Channelpedia

PubMed 22192412


Referenced in Channelpedia wiki pages of: none

Automatically associated channels: TRP , TRPC , TRPC1 , TRPP , TRPP2



Title: Critical role of TRPP2 and TRPC1 channels in stretch-induced injury of blood-brain barrier endothelial cells.

Authors: Jonathan Berrout, Min Jin, Roger G O'neil

Journal, date & volume: Brain Res., 2012 Feb 3 , 1436, 1-12

PubMed link: http://www.ncbi.nlm.nih.gov/pubmed/22192412


Abstract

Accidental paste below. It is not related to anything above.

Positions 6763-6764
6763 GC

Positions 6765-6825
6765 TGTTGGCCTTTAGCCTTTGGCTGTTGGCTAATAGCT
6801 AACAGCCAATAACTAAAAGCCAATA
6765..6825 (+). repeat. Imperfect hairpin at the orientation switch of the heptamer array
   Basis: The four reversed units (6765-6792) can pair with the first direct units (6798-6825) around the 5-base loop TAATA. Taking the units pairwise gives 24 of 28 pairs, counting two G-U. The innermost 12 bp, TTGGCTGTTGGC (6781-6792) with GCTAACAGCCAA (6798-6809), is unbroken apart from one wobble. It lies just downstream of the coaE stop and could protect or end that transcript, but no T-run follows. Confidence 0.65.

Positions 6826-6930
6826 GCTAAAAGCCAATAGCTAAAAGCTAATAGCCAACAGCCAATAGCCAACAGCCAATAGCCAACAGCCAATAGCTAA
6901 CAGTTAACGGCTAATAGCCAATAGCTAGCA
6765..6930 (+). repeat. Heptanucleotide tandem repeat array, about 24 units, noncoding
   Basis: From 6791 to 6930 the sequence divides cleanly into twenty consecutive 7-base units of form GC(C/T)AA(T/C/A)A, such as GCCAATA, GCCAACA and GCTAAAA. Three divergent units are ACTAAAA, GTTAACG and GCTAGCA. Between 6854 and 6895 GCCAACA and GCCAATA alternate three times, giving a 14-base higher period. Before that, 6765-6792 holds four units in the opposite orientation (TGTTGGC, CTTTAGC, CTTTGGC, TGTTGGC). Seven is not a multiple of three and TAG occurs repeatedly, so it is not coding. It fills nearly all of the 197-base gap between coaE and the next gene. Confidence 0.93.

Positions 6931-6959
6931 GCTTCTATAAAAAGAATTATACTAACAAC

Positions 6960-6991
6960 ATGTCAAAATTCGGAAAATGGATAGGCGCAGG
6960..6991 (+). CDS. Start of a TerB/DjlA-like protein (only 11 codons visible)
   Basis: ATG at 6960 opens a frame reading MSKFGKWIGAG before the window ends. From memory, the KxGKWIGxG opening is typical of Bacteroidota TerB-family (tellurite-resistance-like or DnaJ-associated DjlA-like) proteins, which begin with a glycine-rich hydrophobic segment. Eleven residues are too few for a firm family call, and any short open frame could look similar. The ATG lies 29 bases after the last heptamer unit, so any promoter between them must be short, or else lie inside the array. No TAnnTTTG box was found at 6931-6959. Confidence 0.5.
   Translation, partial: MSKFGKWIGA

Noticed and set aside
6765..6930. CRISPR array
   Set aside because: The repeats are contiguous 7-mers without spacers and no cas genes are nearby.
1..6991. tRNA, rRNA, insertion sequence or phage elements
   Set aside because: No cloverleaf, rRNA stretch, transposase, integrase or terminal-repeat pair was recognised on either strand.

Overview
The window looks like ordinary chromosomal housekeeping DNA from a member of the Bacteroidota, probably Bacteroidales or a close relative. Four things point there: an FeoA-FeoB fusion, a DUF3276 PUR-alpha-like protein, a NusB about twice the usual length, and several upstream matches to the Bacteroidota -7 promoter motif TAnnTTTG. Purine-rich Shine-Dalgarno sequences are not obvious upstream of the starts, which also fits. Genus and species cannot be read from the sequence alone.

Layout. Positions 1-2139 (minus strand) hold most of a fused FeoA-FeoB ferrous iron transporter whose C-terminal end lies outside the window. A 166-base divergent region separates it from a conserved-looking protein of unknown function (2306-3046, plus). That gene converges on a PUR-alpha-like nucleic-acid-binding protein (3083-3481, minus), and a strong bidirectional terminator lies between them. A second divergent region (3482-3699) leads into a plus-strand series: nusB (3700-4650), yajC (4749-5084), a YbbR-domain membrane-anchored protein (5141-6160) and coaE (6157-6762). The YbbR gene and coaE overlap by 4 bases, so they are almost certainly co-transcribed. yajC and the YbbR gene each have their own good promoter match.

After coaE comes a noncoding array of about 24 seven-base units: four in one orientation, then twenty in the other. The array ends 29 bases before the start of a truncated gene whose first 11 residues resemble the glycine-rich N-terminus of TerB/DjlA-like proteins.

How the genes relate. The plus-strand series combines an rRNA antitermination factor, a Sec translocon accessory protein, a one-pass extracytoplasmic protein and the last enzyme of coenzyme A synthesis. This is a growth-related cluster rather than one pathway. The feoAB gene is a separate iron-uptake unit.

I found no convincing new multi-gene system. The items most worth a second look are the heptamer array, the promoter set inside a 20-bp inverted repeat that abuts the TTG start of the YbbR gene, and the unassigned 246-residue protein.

The microvessels of the brain are very sensitive to mechanical stresses such as observed in traumatic brain injury (TBI). Such stresses can quickly lead to dysfunction of the microvessel endothelial cells, including disruption of blood-brain barrier (BBB). It is now evident that elevation of cytosolic calcium levels ([Ca2+]i) can compromise the BBB integrity, however the mechanism by which mechanical injury can produce a [Ca2+]i increase in brain endothelial cells is unclear. To assess the effects of mechanical/stretch injury on [Ca2+]i signaling, mouse brain microvessel endothelial cells (bEnd3) were grown to confluency on elasticized membranes and [Ca2+]i monitored using fura 2 fluorescence imaging. Application of an injury, using a pressure/stretch pulse of 50 ms, induced a rapid transient increase in [Ca2+]i. In the absence of extracellular Ca2+, the injury-induced [Ca2+]i transient was greatly reduced, but not fully eliminated, while unloading of Ca2+ stores by thapsigargin treatment in the absence of extracellular Ca2+ abolished the injury transient. Application of LOE-908 and amiloride, TRPC and TRPP2 channel blockers, respectively, both reduced the transient [Ca2+]i increase. Further, siRNA knockdown assays directed at TRPC1 and TRPP2 expression also resulted in a reduction of the injury-induced [Ca2+]i response. In addition, stretch injury induced increases of NO production and actin stress fiber formation, both of which were markedly reduced upon treatment with LOE908 and/or amiloride. We conclude that mechanical injury of brain endothelial cells induces a rapid influx of calcium, mediated by TRPC1 and TRPP2 channels, which leads to NO synthesis and actin cytoskeletal rearrangement.